‘‘It was a chance to see if we could create the kind of world for which we’d been striving throughout the ’60s. That would be our political statement – proving that peace and understanding were possible and creating a testament to the value of the counterculture.” Welcome, then, to the new issue of Uncut, in shops from Thursday, June 13 and available to buy now.
That’s Michael Lang, organiser of Woodstock, reflecting on the ideals and motivations behind his legendary three-day festival as it celebrates its 50th anniversary. Such anniversaries, of course, are a critical motor for both the music industry at large and also for magazines such as Uncut. This month alone, in our Archive reviews section, you’ll find various anniversary editions under the spotlight, from Sigur Rós (2oth) to Ian Dury (40th) and The Grateful Dead (5oth). For Lang and the festival’s photographer Henry Diltz, though, they gratifyingly still see the spirit of Woodstock prevailing to the present day: “Woodstock didn’t signal the end of hippies,” says Diltz. “They went on to have kids and grandkids, so that whole movement is still alive in the form of people wanting to save the animals and the environment, with organisations like Greenpeace. That’s all part of the hippie generation.”
There is another milestone, of sorts, in our cover story as Stephen Deusner takes a long and deep trip into Bruce Springsteen’s first studio album in five years, Western Stars. A bold, big-hearted record, its dusty tales of movie stuntmen, wayfarers and desert denizens all feature a sense of yearning for human connection; a wish to “get to that place where we really wanna go” that Springsteen has been singing about since “Born To Run”. That Western Stars is released – finally – just a few months before Springsteen turns 70 adds an extra level of pathos to Stephen’s excellent piece, which includes the sobering thought: “At this stage in your life, you give up your dreams of immortality.”
Meanwhile, on another trip entirely, and with a little help from Mick, Keith and Bill, we celebrate the colourful hijinks perpetrated by rock’s most illustrious grandees at The Rolling Stones’ Rock And Roll Circus; John Robinson heads to Bristol for a seriously funny encounter with BEAK>; and Peter Watts reopens the doors on the infamous Flamingo Club for some proper old-school R&B shenanigans. Elsewhere, you’ll find Jimmy Cliff, Black Sabbath, Rickie Lee Jones, The Raconteurs, Doves, R.E.M., Billy Childish and The Raincoats, as well as a wealth of new music from Trash Kit, Mega Bog, 75 Dollar Bill and House And Land.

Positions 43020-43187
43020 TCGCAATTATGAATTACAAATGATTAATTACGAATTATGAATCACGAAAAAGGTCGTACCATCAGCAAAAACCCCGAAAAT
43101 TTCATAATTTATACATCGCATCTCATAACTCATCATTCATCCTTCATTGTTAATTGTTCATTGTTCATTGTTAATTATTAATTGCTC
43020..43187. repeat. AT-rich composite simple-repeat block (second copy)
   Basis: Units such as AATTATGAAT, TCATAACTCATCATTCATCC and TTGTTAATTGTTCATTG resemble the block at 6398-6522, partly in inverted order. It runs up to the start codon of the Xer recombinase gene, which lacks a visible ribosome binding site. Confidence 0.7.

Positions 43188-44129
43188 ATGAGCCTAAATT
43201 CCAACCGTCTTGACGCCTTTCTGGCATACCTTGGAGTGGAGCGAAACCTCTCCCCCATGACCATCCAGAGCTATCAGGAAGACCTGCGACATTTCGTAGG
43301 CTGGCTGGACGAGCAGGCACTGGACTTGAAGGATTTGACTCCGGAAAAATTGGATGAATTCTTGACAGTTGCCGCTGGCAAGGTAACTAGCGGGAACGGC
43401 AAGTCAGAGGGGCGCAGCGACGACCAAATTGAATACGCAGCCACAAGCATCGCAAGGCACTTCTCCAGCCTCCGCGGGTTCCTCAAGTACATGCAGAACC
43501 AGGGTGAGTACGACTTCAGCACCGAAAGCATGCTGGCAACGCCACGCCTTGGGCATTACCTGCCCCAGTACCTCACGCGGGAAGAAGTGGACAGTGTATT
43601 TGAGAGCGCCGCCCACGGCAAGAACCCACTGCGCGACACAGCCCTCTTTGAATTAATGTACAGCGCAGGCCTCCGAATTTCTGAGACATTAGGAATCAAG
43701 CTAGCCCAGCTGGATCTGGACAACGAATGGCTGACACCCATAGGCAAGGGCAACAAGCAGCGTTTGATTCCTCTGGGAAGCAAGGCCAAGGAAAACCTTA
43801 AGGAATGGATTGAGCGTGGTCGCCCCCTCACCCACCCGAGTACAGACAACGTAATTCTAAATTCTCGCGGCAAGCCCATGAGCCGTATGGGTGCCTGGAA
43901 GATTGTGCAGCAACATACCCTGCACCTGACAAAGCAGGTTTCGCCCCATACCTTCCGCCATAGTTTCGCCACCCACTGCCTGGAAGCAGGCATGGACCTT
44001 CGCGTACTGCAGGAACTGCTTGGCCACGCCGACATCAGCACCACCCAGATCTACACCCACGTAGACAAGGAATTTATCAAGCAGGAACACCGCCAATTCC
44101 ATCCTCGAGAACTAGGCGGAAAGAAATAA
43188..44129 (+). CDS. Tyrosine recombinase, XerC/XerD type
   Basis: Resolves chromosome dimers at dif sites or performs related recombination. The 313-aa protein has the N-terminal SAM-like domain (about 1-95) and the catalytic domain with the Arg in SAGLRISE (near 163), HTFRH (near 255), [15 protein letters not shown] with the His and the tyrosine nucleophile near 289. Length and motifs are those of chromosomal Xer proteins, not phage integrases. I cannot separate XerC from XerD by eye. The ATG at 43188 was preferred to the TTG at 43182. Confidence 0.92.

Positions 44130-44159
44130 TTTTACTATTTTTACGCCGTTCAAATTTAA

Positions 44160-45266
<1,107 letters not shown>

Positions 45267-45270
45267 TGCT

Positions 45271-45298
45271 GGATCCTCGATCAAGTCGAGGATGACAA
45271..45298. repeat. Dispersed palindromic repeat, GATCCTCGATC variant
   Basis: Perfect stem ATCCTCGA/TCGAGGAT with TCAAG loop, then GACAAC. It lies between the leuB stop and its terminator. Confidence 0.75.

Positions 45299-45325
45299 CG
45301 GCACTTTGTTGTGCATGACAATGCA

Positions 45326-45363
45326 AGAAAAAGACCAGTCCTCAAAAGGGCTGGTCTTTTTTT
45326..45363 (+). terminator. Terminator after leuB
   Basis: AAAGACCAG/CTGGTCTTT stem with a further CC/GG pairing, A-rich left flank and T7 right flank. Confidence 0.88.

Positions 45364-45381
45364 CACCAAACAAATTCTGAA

What else? Our free, 15-track CD contains a carefully curated selection of the best current music – including David Berman’s mighty Purple Mountains, The Black Keys, Allah-Las, The Flaming Lips and Lloyd Cole, among other gems. As I mentioned last month, 2019 is turning into a vintage year for new music. In the next issue, there’ll be more on one of my favourite albums of the year…
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The August 2019 issue of Uncut is on sale from June 13, and available to order online now – with Bruce Springsteen on the cover. Inside, you’ll find The Rolling Stones, The Raconteurs, Woodstock, Black Sabbath, Beak>, Doves, Jimmy Cliff, Billy Childish, the Flamingo Club and more. Our 15-track CD also showcases the best of the month’s new music, including The Black Keys, 75 Dollar Bill, House And Land, Trash Kit, Mega Bog and more.